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Vindetta?

Dodger Thoughts reader Greg Brock pointed out the following. ... Ain't It Cool News has been submitting reader questions to Sylvester Stallone:

Dear Sly,

did you ever talked in the past with Arnold about movie-projects you could do together ?

Thanks in advance ... with kindest regards.

Stephan Kamieth - Frankfurt/Germany.

[Stallone:] The idea of working with Arnold came up twice - one was with John Hughes, and it was about a pair of neighbors that were determined to destroy one another with their back-and-forth everyday vendettas. It was based on an incident that actually happened with me and a neighbor named Vin Scully, the voice of the Dodgers. That didn't work out.

So many responses ... "And a pleasant good afternoon, whereever you may be. Today, Sly Stallone is going to TP my house. So pull up a chair ..."

I don't even care if the story is true or not, it's just mind-blowing to think about.

Update: Reader Andrew Shimmin found some details from a June 2002 Mitch Getz piece in Los Angeles ...

FORGET FIGHTING IN A PHILADELPHIA BOXING GYM OR THE JUNGLES OF Vietnam. Sylvester Stallone's obsession with litigation has taken him into a more civilized battleground--the courtroom. Since 1983 Stallone has been involved in 47 civil cases in Los Angeles County alone, 16 times as the plaintiff. "I'd love to be his lawyer," says one prominent L.A. attorney. Currently the actor is suing his former business manager, accusing him of giving bad stock advice. Here are a few of the clashes he has initiated, and one in which he defended himself against an L.A. icon. ...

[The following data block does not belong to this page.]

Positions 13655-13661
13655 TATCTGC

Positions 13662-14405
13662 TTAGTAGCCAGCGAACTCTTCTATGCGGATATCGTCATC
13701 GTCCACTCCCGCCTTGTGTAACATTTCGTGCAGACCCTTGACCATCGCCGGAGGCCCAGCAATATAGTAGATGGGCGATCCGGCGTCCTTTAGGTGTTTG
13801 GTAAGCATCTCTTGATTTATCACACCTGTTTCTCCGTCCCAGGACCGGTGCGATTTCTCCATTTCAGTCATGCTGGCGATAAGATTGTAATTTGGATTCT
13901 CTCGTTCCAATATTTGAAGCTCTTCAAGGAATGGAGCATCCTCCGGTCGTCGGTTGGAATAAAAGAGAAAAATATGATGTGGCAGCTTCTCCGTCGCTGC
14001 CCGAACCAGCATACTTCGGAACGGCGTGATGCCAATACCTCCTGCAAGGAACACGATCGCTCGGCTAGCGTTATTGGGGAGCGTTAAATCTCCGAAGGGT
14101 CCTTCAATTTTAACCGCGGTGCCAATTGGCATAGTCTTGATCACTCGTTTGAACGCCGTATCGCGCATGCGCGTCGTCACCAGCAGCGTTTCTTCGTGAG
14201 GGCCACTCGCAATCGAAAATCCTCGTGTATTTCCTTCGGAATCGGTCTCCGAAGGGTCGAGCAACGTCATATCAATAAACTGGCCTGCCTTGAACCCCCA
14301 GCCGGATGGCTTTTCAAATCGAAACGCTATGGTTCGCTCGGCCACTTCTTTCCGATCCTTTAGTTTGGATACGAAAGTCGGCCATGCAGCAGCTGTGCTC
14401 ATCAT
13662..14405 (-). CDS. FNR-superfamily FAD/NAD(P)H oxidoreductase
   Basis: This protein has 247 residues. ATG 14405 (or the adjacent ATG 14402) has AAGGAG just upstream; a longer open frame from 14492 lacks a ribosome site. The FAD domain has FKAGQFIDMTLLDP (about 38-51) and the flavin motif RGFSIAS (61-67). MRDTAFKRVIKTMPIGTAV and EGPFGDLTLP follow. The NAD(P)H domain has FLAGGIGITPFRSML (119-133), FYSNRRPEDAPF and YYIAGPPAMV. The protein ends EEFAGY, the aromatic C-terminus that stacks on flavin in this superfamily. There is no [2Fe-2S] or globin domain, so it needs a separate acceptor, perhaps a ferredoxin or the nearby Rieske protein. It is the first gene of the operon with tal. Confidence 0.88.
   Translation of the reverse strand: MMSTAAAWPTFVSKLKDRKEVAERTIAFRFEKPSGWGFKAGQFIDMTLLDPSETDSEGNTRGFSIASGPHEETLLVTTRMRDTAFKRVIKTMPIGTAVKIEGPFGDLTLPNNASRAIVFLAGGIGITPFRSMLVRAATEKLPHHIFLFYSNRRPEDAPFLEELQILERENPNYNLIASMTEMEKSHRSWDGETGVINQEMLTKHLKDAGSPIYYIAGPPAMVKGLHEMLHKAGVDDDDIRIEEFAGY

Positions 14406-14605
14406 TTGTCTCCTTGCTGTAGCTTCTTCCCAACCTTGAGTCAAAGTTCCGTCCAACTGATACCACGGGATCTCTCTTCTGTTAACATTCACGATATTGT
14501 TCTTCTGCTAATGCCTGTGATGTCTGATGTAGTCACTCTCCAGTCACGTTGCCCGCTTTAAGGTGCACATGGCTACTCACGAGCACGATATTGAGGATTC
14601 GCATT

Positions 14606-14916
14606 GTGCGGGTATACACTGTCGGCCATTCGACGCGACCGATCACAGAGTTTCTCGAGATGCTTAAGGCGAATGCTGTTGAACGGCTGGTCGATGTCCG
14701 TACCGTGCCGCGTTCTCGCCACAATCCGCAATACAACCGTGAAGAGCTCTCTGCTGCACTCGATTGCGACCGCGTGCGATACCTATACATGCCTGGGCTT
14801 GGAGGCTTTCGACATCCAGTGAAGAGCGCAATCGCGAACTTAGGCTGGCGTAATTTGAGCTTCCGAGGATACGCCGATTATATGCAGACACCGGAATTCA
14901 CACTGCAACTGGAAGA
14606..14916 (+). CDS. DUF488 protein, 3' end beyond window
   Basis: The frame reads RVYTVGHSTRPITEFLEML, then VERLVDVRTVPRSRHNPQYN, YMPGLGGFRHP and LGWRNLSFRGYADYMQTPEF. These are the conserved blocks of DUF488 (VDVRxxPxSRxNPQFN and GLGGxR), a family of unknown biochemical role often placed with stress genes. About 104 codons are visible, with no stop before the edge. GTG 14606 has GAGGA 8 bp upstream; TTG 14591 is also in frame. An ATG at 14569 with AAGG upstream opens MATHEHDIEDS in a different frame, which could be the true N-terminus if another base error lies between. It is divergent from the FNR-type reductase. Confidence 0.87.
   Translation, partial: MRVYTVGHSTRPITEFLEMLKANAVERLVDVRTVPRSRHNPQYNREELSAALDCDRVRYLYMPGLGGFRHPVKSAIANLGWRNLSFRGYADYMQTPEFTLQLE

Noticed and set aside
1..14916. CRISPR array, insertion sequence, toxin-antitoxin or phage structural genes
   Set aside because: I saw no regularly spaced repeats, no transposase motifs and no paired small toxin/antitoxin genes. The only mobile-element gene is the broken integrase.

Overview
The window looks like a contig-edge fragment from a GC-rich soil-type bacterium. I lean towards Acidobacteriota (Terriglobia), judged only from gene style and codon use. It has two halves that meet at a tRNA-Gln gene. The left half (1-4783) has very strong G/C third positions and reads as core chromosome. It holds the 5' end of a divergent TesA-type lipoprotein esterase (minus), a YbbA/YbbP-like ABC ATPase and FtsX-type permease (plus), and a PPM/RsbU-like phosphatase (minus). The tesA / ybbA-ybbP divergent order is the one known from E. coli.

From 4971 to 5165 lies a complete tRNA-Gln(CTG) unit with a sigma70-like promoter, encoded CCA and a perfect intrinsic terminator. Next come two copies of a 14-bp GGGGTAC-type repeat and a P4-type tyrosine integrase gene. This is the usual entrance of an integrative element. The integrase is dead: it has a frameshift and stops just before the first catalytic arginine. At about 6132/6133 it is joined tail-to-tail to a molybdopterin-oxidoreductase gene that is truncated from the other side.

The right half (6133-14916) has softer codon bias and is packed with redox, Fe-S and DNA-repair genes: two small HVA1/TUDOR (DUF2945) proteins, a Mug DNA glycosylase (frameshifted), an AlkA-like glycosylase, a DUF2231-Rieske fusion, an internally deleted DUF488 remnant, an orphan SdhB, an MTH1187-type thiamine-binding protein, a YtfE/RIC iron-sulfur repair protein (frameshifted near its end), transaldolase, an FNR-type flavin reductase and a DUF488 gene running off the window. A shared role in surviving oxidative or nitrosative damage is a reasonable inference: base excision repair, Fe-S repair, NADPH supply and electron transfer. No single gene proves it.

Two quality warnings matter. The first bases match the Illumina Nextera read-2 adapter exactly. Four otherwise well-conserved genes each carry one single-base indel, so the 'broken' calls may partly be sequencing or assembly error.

THE CASE Vin Scully v. Stallone FILED May 1993 THE COMPLAINT The voice of the Dodgers claims that runoff from neighbor Stallone's yard caused millions of dollars in water damage to Scully's Pacific Palisades home. OUTCOME Scully wins.

Update 2: This Associated Press report forwarded by reader Travis puts the conflict even further back in time:

SANTA MONICA, Calif. (AP) - Actor Sylvester Stallone will have to pay neighbor Vin Scully, the Los Angeles Dodgers announcer, about $69,000 under a split-decision jury verdict for flood damage at Scully's home.

A jury ruled 9-to-3 this week that 65 per cent of the blame for $106,407 in damage should be borne by Stallone, who had the former owner relandscape a hill separating the two houses in 1978.

Scully, the voice of the baseball team for 35 years and an NBC sportscaster, was disappointed the jury found him 20 per cent responsible, but was ''delighted that it's over,'' said his lawyer, Daniel Cathcart.

Stallone, in Vancouver filming Rocky IV, was pleased because the judge earlier had dismissed Scully's claims for $7-million in punitive damages, said his personal lawyer, Jack Bloom, who did not participate in the trial."